Protestors march down the middle of Grand Avenue between 2nd and 1st streets in downtown Laramie on June 4. The large crowd stuck to the sidewalks until the last block of their march. (Andrew Graham/WyoFile)

Hundreds of people marched down a Laramie thoroughfare on multiple nights this week to protest police brutality, joining nationwide protests sparked by the police killing of Minneapolis resident George Floyd and other black citizens around the nation. 

Rivers of sign-carrying and fist-raising protesters streamed down both sides of Laramie’s Grand Avenue under summer skies that darkened with rain clouds but never let loose. Marchers stuck to the sidewalks as they passed the University of Wyoming campus before returning to a downtown plaza where they’d started.

Protesters march down a sidewalk of Laramie’s Grand Avenue on June 3, 2020, holding signs in support of Black Lives Matter and calling for justice for Minneapolis resident George Floyd, who was killed by police May 25. (Andrew Graham/WyoFile)

Throughout the march and at its end, protesters echoed chants heard in cities and towns all over American in recent weeks. They chanted Floyd’s name and Breonna Taylor’s. Police in Louisville, Kentucky, shot and killed Taylor, an African-American medical worker, in her home while executing a search warrant in March.

Protesters also chanted “justice for Robbie,” a homegrown chant referring to the death of Laramie resident Robbie Ramirez. Derek Colling, an Albany County Sheriff’s Department officer with a history of violence, killed Ramirez during a confrontation following a traffic stop in November 2018. 

A protester holds up her hands as the crowd chants “hands up, don’t shoot” in Laramie on June 3, 2020. (Andrew Graham/WyoFile)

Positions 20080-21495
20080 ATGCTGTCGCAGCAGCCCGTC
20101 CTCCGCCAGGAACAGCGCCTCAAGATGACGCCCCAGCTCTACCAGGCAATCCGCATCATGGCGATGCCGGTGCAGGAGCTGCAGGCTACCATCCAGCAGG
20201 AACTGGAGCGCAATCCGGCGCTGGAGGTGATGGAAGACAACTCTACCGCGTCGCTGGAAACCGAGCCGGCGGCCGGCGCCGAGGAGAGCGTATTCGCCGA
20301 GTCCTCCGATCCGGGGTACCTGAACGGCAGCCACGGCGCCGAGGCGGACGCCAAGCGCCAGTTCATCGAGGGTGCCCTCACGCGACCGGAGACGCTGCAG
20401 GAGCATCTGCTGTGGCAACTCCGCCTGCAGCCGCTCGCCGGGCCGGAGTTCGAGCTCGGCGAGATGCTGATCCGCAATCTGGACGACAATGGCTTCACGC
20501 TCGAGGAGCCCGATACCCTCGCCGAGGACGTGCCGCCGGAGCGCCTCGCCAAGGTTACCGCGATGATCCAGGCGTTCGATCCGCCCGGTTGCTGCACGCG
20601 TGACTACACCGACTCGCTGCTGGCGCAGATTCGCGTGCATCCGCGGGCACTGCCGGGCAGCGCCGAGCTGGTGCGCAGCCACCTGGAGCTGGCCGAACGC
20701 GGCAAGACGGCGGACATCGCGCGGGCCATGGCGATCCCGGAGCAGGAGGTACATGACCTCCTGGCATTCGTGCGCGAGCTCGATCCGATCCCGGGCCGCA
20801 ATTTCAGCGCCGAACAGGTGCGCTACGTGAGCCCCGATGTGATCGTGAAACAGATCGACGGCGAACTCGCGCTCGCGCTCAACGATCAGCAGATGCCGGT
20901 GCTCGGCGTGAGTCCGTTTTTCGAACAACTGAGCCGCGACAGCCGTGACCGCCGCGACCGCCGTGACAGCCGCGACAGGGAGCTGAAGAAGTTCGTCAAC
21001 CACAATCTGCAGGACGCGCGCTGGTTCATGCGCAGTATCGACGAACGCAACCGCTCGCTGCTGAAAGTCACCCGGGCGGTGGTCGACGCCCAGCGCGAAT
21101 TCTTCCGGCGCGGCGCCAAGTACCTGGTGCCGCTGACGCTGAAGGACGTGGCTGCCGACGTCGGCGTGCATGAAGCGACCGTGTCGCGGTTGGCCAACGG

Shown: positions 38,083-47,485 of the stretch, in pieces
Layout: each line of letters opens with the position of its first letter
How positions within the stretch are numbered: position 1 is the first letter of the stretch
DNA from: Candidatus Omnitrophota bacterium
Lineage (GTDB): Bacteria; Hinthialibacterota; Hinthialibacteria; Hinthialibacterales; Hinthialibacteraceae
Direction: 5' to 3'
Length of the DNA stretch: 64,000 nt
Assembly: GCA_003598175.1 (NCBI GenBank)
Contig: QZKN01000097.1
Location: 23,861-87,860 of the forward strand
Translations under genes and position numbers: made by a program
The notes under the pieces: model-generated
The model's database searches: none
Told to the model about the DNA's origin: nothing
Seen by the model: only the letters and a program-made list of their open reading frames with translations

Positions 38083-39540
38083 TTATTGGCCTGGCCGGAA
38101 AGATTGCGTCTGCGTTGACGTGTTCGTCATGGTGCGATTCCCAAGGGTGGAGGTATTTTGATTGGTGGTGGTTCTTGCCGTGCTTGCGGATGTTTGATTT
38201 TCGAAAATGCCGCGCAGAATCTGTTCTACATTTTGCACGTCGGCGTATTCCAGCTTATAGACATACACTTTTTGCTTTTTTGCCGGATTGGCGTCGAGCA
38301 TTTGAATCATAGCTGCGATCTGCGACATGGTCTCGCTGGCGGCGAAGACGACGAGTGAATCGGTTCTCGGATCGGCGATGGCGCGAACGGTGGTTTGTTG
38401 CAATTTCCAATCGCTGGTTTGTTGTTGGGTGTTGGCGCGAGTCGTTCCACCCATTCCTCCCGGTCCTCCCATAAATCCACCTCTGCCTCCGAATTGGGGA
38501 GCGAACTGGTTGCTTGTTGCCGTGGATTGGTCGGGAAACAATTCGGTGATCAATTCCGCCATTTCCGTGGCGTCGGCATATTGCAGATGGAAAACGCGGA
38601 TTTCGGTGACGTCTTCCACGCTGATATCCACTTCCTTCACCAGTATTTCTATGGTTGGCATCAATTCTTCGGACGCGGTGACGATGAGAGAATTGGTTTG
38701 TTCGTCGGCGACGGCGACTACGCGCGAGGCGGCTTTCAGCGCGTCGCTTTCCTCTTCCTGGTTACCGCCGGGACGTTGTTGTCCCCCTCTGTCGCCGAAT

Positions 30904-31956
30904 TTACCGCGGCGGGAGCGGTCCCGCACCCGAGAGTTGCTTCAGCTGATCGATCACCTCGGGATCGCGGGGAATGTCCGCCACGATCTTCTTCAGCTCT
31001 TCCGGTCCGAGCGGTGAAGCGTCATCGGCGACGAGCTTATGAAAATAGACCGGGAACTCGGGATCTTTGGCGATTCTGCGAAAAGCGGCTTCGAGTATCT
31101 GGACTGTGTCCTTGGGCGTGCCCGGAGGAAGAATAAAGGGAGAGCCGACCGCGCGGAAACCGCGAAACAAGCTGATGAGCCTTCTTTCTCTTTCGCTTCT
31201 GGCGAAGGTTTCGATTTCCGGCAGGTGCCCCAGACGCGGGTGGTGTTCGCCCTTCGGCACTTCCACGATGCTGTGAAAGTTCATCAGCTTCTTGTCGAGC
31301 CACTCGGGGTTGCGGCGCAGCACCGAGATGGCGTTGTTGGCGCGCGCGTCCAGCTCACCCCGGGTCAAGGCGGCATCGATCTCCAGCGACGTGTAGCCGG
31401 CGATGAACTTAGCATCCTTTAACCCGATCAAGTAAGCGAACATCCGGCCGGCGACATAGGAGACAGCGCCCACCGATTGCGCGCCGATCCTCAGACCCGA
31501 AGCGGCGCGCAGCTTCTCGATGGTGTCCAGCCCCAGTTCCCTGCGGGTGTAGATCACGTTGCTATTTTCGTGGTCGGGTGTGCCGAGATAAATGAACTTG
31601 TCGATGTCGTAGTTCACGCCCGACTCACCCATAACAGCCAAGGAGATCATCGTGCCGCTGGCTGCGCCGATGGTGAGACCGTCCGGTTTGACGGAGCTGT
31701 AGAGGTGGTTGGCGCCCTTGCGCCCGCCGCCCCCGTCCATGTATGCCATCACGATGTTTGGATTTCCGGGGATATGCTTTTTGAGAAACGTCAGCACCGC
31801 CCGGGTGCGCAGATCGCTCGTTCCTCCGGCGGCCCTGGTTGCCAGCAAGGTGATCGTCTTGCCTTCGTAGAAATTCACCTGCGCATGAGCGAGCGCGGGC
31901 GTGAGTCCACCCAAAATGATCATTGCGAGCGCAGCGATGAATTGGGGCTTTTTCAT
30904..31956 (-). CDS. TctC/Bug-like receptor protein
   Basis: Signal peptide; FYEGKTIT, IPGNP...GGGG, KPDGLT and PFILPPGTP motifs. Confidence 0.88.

Adrian Hargrow, a black resident of the small town of Rock River who said he marched for police accountability, was struck by the crowd size on June 3.

“I didn’t think there’d be this much support,” Hargrow said, “this being Wyoming.”

The crowd swelled further the next night.

Laramie’s marches have been peaceful. Organizers are urging participants to stick to the sidewalk and off the streets, and to avoid interactions that could incite violence in a group of counter protesters in pickup trucks. A handful of trucks, many flying American flags, sped by protestors on Grand Avenue on both June 3 and 4, and were seen blasting black exhaust smoke into the air, which enveloped marchers. 

On June 4, a brief confrontation ensued between protesters, the truck drivers and an associated motorcycle driver at an intersection. Protesters chanted at the drivers and the cyclist, who revved their engines over and over before turning off the march route. 

Rihanna Kelver, a protest organizer, holds a megaphone as she leads protesters down Grand Avenue on June 3, 2020. Organizers encouraged protesters to stick to the sidewalks and avoid confrontations with a handful of people speeding by in pickup trucks and occasionally blowing exhaust in a form of counterprotest. (Andrew Graham/WyoFile)

Opinions differed among protesters about whether a more disruptive protest would be more effective, one organizer told WyoFile — protesters in Casper, for example, blocked an intersection. But, ultimately, safety concerns for marchers and those they are marching for win out, Rihanna Kelver said. The organizers don’t want to antagonize the truck drivers, she said. 

“We can’t assume their intentions aren’t going to be to initiate violence and especially violence against people of color [in the march],” Kelver said. 

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Andrew Graham is reporting for WyoFile from Laramie. He covers state government, energy and the economy. Reach him at 443-848-8756 or at, follow him @AndrewGraham88